1. Equality and comparison operators
  2. Conditional expressions
  3. No implicit conversion to bool

Boolean values and conditional expressions

We already know that true and false are constants of the type bool. Let's learn how to use them.

Equality and comparison operators

OCaml provides the following equality and comparison operators: = (equal), <> (not equal), and the obvious <, >, <=, >=.

Unlike arithmetic operators, they do work with values of any type, but the values on the left and right hand side of the operator must be of the same type. Trying to compare values of different types will cause a compilation error. The type of those functions is an interesting question, for now we will only say that all equality and comparison expressions evaluate to bool.

2 = 2 (* good *)
4 <> 3 (* good *)

4 > 2 (* good *)
4 <= 5.0 (* bad, comparing int with float *)
(float 4) <= 5.0 (* good, int converted to float *)

(int_of_float 5.5) = 5 (* good *)
(ceil 5.7) = 6 (* good *)

Conditional expressions

The syntax of the conditional expression is if <cond> then <expr> else <expr>. They are exactly expressions rather than statements, similar to the <cond> ? <expr> : <expr> construct in the C language family.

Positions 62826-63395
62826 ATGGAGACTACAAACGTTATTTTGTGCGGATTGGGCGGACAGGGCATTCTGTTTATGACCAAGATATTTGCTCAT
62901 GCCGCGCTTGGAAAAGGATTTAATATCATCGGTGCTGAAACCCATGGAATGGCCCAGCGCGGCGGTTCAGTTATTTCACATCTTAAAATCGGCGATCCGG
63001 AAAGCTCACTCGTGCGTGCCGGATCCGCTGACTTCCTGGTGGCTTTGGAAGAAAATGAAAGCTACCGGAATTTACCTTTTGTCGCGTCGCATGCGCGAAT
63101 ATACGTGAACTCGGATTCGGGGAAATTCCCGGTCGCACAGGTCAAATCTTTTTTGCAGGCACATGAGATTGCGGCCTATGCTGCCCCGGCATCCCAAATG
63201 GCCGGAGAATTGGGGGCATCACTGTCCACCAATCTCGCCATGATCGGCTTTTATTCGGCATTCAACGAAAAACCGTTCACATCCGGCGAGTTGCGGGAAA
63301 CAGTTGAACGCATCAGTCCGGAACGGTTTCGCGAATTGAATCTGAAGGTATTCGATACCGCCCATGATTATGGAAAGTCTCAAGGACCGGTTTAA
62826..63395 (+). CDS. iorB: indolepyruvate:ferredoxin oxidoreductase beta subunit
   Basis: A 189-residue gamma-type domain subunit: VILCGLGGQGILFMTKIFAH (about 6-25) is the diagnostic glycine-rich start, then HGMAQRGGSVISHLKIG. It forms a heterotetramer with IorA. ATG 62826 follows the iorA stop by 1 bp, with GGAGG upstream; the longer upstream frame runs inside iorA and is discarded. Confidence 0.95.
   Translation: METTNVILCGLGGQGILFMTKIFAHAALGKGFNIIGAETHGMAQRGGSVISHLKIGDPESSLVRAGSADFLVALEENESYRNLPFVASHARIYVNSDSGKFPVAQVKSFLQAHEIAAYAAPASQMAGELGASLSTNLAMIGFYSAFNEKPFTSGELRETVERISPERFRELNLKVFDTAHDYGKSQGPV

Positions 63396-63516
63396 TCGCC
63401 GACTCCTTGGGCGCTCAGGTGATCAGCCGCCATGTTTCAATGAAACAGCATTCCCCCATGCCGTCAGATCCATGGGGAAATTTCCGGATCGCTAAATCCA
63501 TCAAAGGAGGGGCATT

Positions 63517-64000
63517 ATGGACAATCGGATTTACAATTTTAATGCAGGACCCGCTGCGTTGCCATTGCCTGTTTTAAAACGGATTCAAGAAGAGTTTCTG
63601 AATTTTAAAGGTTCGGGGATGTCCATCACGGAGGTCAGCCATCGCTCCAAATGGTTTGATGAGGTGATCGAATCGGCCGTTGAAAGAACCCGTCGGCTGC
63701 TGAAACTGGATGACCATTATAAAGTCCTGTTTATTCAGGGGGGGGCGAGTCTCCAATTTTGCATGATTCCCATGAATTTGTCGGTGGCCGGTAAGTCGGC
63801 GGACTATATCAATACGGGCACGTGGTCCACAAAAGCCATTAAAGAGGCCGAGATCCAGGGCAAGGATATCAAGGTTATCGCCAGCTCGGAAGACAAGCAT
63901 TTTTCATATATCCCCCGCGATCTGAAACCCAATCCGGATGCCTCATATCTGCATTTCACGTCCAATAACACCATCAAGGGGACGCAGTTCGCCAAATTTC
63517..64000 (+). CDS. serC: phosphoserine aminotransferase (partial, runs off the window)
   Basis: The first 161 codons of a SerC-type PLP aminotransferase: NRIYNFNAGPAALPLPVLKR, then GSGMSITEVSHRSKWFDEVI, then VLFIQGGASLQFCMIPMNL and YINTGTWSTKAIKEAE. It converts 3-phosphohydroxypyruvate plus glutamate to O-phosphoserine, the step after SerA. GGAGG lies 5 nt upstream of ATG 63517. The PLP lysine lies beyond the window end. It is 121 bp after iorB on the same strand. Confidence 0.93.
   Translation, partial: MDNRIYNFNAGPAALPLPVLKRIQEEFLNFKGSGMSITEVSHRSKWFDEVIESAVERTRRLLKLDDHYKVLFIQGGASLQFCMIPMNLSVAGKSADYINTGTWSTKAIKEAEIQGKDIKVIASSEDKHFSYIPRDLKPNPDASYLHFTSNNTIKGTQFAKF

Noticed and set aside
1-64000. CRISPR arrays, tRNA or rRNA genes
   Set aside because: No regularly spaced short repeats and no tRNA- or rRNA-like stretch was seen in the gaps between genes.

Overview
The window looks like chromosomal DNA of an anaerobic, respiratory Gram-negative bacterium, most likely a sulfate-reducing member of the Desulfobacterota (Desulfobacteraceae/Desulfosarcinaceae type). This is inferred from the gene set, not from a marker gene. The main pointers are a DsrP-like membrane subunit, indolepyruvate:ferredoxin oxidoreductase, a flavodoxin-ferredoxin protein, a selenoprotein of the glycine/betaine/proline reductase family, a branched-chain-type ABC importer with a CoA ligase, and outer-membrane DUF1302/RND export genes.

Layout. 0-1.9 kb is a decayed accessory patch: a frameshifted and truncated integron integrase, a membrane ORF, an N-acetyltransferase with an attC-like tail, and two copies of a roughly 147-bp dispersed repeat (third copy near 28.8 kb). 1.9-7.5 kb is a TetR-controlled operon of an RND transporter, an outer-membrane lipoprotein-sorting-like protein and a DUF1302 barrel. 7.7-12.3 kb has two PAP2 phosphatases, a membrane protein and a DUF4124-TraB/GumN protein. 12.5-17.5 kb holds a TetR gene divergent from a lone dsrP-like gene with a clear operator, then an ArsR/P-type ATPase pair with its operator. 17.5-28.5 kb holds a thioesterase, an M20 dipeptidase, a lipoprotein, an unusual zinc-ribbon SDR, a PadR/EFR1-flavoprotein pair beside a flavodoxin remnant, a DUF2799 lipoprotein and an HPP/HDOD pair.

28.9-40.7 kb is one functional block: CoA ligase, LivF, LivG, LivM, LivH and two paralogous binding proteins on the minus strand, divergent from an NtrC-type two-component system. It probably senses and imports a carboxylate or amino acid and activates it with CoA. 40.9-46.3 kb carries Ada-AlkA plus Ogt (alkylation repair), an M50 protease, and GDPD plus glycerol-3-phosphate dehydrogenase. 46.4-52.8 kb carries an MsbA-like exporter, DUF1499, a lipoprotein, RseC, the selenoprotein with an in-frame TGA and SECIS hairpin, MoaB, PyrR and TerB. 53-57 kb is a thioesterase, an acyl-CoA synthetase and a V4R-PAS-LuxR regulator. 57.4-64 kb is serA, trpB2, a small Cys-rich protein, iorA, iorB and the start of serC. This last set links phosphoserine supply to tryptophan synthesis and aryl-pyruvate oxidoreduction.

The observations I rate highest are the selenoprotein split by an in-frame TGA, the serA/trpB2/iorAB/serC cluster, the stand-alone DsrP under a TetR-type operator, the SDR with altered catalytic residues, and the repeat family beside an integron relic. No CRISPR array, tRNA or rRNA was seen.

Since evaluation of expressions may produce side effects, nothing prevents us from using it in both “expression” and “statement” roles, where other languages may require conditional statements and condition expressions for different situations.

We can use it inside a let-binding to save evaluation result in a variable:

let a = if (2 = 2) then 0 else 1

Or we can use a let-expression with a wildcard (_) or unit pattern to ignore its result where another language would use a conditional statement:

let n = read_int ()

let () =
  if (n > 100) then print_endline "This is a large number"
  else print_endline "This is a small number"

Note that parentheses around the condition are optional and were added for readability.

No implicit conversion to bool

You should remember that there is no implicit conversion to bool for any values. The <cond> expression must be a bool.

None of these conditional expressions are valid:

if 1 then "one" else "two"

if "" then 0 else 1